It can be easy to find out! First of all, your power company, such as Progress Energy, might have a free program in progress. They will inspect your home and provide you with a list of improvement recommendations. Please be aware that the free energy audits you receive from the power companies are not a thorough inspection. You can get a complete one from an professional energy rater. They will do a smoke test, blower door and other techniques that can better assess the condition of the home. While an energy rater is a comprehensive test and the best way to assess your home, it can be expensive at $300-$600.
Another alternative is a Do-It-Yourself energy audit. You can find these at: Energy Star – energy yardstick, Home Energy Saver US Department of Energy – Consumer’s Guide
For more information about Home Energy Audits visit: EnergyStar.gov and US Department of Energy.
Save Energy and Money.
Conserve the Environment.
Live a Healthier Life.
Make a change for the better — living a healthy life and protecting the environment starts at home.
Living green is only common sense—save money, be comfortable, live healthier and protect the environment—what’s not to like about that? It is not a lifestyle sacrifice but rather a different way of thinking. It’s about rising to a higher quality of living for you and your family.
Simple and affordable steps can upgreen your home and lifestyle. From the food you eat to the way you drive. Read the post: “Top 10 Ways to Make a GREEN Difference” to get you started. We can all do it! We should all consider this our responsibility–to take care of our earth and sustain it for our future.
Did you know that: A simple and healthy-looking salad lettuce have been sprayed an average of 12 times with up to 50 different pesticides, fungicides and herbicides before it reached your plate?
Buy organic! Organic foods are grown without synthetic pesticides, fertilizers, antibiotics or added hormones. Organic farmers improve their soils providing healthier plants, fruits and vegetables. Always look for the USDA certification seal on the packages to ensure it is organic.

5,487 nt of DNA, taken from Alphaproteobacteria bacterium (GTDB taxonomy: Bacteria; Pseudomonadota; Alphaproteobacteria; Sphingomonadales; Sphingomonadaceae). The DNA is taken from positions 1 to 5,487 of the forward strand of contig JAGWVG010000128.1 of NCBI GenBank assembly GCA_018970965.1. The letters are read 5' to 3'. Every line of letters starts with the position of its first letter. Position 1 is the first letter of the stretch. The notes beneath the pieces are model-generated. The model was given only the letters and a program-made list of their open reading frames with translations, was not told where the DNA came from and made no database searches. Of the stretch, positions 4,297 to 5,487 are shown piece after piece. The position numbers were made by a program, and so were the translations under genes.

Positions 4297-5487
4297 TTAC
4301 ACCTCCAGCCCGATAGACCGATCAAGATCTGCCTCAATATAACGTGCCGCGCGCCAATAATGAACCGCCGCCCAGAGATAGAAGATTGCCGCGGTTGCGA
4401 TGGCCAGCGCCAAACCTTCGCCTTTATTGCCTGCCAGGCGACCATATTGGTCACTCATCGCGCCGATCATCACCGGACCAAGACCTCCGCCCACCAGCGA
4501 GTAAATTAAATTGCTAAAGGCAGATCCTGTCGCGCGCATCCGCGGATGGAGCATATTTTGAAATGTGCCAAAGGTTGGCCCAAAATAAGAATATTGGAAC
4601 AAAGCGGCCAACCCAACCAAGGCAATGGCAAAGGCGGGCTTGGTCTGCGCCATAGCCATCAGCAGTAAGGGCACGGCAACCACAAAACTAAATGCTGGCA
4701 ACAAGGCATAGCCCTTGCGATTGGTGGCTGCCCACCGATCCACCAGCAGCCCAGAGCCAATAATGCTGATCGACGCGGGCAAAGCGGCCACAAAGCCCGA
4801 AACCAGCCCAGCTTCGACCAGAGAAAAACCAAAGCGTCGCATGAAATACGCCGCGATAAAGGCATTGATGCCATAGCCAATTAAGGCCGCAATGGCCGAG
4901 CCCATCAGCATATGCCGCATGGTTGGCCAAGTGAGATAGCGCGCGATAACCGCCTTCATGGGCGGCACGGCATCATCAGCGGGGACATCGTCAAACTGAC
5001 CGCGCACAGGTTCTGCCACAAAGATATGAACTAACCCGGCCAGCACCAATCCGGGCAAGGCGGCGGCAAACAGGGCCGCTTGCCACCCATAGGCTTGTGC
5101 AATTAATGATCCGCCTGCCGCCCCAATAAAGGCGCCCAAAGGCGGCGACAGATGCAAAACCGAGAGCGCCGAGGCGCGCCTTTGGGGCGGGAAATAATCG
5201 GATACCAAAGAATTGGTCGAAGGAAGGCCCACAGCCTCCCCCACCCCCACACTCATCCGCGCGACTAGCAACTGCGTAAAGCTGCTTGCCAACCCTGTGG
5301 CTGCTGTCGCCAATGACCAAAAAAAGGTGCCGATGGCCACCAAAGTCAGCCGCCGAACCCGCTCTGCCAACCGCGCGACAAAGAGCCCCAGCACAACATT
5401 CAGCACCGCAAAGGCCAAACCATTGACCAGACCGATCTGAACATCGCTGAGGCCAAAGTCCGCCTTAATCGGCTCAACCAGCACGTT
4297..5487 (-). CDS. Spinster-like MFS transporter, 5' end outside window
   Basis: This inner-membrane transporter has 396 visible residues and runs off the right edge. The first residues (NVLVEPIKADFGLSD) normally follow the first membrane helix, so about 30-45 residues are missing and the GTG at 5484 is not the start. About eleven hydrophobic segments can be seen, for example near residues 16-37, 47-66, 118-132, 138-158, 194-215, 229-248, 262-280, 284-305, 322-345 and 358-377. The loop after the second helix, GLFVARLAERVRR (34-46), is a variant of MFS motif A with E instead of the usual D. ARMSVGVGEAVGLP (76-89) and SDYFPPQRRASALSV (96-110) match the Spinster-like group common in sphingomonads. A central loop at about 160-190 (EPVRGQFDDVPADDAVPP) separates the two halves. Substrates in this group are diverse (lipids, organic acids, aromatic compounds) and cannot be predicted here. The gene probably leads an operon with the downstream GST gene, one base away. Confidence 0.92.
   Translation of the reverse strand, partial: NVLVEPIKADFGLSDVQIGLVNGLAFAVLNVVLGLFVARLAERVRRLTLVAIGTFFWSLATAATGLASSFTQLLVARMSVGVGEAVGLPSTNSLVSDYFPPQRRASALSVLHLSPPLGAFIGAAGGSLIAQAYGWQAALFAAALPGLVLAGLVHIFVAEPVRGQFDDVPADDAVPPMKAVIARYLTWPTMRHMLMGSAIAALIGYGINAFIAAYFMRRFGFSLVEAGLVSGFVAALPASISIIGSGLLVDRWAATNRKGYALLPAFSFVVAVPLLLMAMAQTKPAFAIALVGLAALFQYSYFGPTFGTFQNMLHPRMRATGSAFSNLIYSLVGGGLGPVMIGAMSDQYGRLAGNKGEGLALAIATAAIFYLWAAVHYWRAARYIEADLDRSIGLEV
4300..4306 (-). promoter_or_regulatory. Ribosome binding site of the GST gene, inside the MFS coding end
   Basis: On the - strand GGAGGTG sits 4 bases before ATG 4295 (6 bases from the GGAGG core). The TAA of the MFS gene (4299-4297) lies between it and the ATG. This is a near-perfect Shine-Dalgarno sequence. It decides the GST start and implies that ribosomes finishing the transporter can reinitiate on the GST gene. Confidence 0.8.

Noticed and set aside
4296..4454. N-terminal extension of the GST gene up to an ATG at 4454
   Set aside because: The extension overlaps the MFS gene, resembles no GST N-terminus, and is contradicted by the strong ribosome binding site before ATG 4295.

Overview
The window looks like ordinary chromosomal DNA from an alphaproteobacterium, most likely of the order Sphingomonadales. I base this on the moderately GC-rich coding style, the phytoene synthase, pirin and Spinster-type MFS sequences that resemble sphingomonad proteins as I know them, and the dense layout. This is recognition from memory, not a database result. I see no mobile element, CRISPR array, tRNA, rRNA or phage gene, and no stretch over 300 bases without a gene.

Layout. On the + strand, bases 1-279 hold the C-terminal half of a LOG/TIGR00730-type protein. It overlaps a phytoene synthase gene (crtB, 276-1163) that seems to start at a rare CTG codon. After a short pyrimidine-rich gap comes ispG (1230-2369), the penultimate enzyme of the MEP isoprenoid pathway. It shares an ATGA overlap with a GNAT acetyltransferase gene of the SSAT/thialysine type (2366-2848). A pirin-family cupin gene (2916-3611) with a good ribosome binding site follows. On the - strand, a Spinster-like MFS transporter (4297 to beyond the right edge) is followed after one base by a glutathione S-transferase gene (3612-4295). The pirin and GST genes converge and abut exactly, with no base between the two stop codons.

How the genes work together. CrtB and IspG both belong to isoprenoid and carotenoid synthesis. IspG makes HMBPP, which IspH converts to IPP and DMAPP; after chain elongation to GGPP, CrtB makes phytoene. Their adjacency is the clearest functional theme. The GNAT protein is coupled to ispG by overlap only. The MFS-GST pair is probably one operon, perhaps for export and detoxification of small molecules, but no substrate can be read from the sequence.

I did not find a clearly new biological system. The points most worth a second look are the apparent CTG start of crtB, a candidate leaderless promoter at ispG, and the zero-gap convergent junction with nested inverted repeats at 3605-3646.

Did you know that: Bottled water could be more contaminated than tap water?
Filter your water! Those flexible plastic bottles, not only do they clog landfills, but they are also a source of phthalates, a very harmful chemical. Plastic that touches water or food could be very harmful, especially at warmer temperatures. Note of caution: Do not heat anything with plastic in the microwave.
And the list goes on with clothing, creams, cosmetics, etc. There’s a lot to learn and much room to improve. Together we can achieve a healthier way of life and sustainable living.
Join the green revolution… UpGreen!
- Give Your Car a Break. Carpool, use mass transit, walk or bike whenever possible. Leaving your car at home just 2 days a week will save 1,590 lbs. of greenhouse gas emissions each year. Keep your car well-maintained to maximize its fuel efficiency, safety, and reliability.
- Light Up Your Life. Replacing your five most frequently used light bulbs with compact fluorescent light bulbs (CFLs) can save more than $65 a year in energy costs. They provide high-quality light output, use less energy and last up to 10 times longer than standard incandescent light bulbs, saving money on energy bills and replacement costs. Remember to always turn off your lights when leaving a room.
- Use a Low Flow Shower Head. A 10-minute shower can use less water than a full bath. A new showerhead also will save energy — up to $145 each year on electricity.
- Stop Your Leaky Faucet. A leaky faucet can waste gallons of water. Hot water leaking at a rate of one drip per second can waste up to 1,661 gallons of water over the course of a year, and waste up to $35 in electricity or $35 in natural gas. Fixing drips is a cost effective and easy way to save energy.
- Use the Proper Pot. A 6-inch pot on an 8-inch burner wastes over 40 percent of the burner’s heat. Using the right sized pot on stove burners can save about $36 annually for an electric range, or $18 for gas. Covering pots and pans also helps you cook more efficiently and keeps your kitchen cooler.
- Safely Dispose of Household Hazardous Waste. Many common chemicals you may have in your house can pose hazards to people, pets and the environment if they are not disposed of properly.
- Turn Down the Temperature. Set your water heater thermostat to 120 F or lower. Savings resulting from turning down your water heater temperature are based on two components: reduced standby losses (heat lost from water heater into surrounding basement area); and consumption (from water demand or use in your home). Set too high, or at 140 degrees F, your water heater can waste anywhere from $36 to $61 annually in standby heat losses and more than $400 in demand losses. Set at 120 degrees F, you will save energy and money.
- Reduce, Reuse , Recycle. Reduce the amount of garbage you generate by looking for products that have less packaging. Buy recycled products. Reuse goods, you don’t need by donating them.
- Paper or Plastic? Neither. Take your own reusable bags to the grocery store and avoid having to choose between the lesser of these two evils.
- Plant a Tree. Trees absorb carbon dioxide — as much as a ton over the lifetime of the tree. Trees also provide shade, which can reduce heating bills.
SOURCE: Green Works Orlando